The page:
Bringing water to the Sinai?June 13, 2013 in Earth / Earth Sciences
According to a new study co-authored by CAS researchers, the traces of an ancient watershed in the Sinai Desert may hold clues to making sustainable agriculture possible in one of the driest places on earth. Farouk El-Baz, research professor and director of BU's Center for Remote Sensing, and Mostafa AbuBakr, a visiting scholar at the Center, were part of an international team of scientists who used advanced space-borne radar to reveal how water flowed through the Wadi El-Arish in less arid times—about five to ten thousand years ago. That discovery opens the possibility of capturing water from seasonal downpours by channeling it to the Wadi's central basin. Their findings appear in the April 2013 edition of the journal Geomorphology.
The Egyptian Sinai Peninsula, an extension of the Great Sahara, is among the driest deserts on Earth, but that wasn't always the case. Geological evidence indicates that the Eastern Sahara has undergone climatic fluctuations of wet and dry episodes over the last two to three million years, with the last major wet cycle occurring between 9,500 and 4,500 years ago.
Wadi El-Arish is one of the ephemeral rivers that were active during these wet phases, although at present, the tributaries of Wadi El-Arish are dry, channeling the occasional flash flood northward over the central carbonate plateau of Sinai, toward the Mediterranean Sea at El-Arish City. Although northeastern Sinai receives the largest amount of rainfall in Egypt (~ 304 mm annually), lack of freshwater resources continues to impede sustainable development in the Sinai.
Because Wadi El-Arish has the largest watershed in the Sinai and collects over 60 percent of the peninsula's precipitation, it is being closely studied for its potential to make possible sustainable agricultural development in North Sinai, based on the renewable runoff and the potential groundwater of its paleolakes. The success of this process depends on identifying and using the ancient course of the Wadi to channel and capture this runoff.
The present study used remote sensing and geographic information systems (GIS) to delineate the former shape and flow direction of Wadi El-Arish before recent uplifting and explain the causes that led it to deviate from its original course. The study also mapped paleolakes along the former river course and estimated the amount of water held in the lakes. An important outcome of this study includes establishing an approach that integrates remote sensing data, geomorphology and geological structure to understand the paleodrainge evolution and its implications on groundwater potentiality, which could be applied to the study of arid lands around the world.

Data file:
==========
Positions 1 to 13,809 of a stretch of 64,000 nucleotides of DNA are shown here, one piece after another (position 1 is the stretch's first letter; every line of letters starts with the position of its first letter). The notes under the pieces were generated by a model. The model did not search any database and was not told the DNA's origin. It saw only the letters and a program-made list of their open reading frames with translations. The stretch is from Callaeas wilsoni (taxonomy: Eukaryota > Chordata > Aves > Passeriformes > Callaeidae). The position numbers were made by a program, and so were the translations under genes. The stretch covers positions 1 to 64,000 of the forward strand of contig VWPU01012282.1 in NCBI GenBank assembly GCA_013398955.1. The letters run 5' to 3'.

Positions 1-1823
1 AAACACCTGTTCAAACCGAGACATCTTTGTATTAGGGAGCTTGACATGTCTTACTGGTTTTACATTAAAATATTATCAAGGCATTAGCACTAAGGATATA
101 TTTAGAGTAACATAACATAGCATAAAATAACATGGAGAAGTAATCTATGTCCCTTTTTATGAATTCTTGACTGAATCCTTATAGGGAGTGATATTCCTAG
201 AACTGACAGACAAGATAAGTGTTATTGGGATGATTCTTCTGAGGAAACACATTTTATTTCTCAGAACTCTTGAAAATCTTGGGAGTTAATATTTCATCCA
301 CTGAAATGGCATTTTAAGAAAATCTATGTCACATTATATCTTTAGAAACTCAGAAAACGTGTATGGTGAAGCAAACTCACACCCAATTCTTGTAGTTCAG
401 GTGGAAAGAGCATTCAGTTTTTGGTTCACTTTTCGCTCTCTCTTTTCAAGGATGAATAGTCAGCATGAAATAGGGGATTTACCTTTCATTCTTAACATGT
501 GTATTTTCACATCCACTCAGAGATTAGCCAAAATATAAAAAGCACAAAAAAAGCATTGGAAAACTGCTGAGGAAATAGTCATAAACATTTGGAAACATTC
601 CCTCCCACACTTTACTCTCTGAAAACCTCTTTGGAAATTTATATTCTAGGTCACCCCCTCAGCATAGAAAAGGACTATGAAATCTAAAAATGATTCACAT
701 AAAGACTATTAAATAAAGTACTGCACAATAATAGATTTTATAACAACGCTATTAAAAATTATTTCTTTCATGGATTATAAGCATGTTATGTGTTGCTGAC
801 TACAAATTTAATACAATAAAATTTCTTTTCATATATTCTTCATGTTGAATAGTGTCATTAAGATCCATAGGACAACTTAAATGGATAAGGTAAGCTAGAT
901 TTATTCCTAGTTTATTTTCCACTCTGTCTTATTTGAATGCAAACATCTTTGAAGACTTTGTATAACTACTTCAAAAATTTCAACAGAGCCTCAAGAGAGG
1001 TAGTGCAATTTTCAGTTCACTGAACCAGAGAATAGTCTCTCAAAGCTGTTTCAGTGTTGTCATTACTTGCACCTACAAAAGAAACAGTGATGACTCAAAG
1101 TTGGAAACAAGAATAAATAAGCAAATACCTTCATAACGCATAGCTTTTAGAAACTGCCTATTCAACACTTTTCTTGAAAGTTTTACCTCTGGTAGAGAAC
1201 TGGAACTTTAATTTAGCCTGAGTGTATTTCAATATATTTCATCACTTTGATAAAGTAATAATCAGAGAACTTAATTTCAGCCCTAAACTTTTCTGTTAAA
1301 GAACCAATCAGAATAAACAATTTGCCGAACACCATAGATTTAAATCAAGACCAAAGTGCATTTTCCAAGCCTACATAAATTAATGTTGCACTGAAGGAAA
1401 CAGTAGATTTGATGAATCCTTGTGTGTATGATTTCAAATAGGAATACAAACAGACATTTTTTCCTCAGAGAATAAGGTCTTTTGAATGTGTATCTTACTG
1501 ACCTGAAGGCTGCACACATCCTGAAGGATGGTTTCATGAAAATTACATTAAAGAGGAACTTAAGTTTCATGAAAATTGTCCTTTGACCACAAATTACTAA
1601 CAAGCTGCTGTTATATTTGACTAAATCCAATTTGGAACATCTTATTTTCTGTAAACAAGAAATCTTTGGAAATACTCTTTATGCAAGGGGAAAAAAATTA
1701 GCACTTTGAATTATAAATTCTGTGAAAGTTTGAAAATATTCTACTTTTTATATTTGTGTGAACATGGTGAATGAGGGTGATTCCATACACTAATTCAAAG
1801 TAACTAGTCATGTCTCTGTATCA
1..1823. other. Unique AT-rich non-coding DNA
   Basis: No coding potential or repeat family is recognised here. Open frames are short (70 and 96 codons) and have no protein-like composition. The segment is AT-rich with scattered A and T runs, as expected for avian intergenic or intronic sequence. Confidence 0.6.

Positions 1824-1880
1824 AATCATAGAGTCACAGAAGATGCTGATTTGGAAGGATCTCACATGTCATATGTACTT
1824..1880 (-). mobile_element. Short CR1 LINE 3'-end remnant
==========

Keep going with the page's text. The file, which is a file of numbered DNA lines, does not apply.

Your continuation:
The researchers used space-borne radar images, provided by Radarsat-1 and the Shuttle Radar Topography Mission (SRTM), to recognize paleodrainage features. Optical satellite images by the Landsat ETM + and the high-resolution images of GeoEye and Spot 5 satellites aggregated in Google-Earth (www.google.com/earth) were also used as supplementary data. The optical data were employed for visual interpretation of surface features and paleolake sediments.
The researchers identified the former main channel course of Wadi El-Arish west of Gebel Halal, and three major paleolakes were defined within structurally controlled depressions. They used ground penetrating radar to confirm the findings of the radar satellite images. The simulation of the paleotopography was also confirmed by field observations and led to a concept for improved management of the renewable water resources in the study area. Based on these findings, the researchers recommend establishing a two kilometer long canal with a depth of six meters within the structural uplift. This canal would redirect the occasional runoff to a vast flat area west of Gebel Halal to provide water for approximately 1400 square kilometers of fertile land for agricultural development. The flow redirection would also help to mitigate the negative effects of flash floods in El-Arish City and maximize the harvesting of rainwater that would otherwise be lost to the sea.
The region in between Gebels Halal, Yelleg and El-Maghara represents a promising area for agriculture development with considerable amounts of surface clay minerals supplied from the Esna shale deposits. Moreover, this area contains relatively low groundwater salinity, and the deep groundwater aquifer of the early Cretaceous Nubian Sandstone has been brought close to the surface by anticlinal folding.
Although encouraged by their findings about the course of the Wadi, addition work remains to be done. "Aspects of the geomorphic evolution of Wadi El-Arish, the largest ephemeral drainage system in the Sinai Peninsula, are still ambiguous, and its paleochannels remain undefined," says AbuBakr.
One of the obstacles that impede recognition of these paleodrainage features is the variation in topography from past to present. "Some of this variation is attributable to the post Miocene tectonic activity in the region. This activity might have continued to the present, and led to developing an alternative course for the paleoriver," says El-Baz. "The folded Syrian Arc Belt in North Sinai had a significant influence on the shape and direction of Wadi El-Arish. Anticlinal ridges appear to have formed natural barriers that blocked the water flow across the main drainage course during humid periods, and forced Wadi El-Arish to deviate from its original course."
www.sciencedirect.com/science/ … ii/S0169555X13001992
Provided by Boston University
"Bringing water to the Sinai?" June 13, 2013 https://phys.org/news/2013-06-sinai.html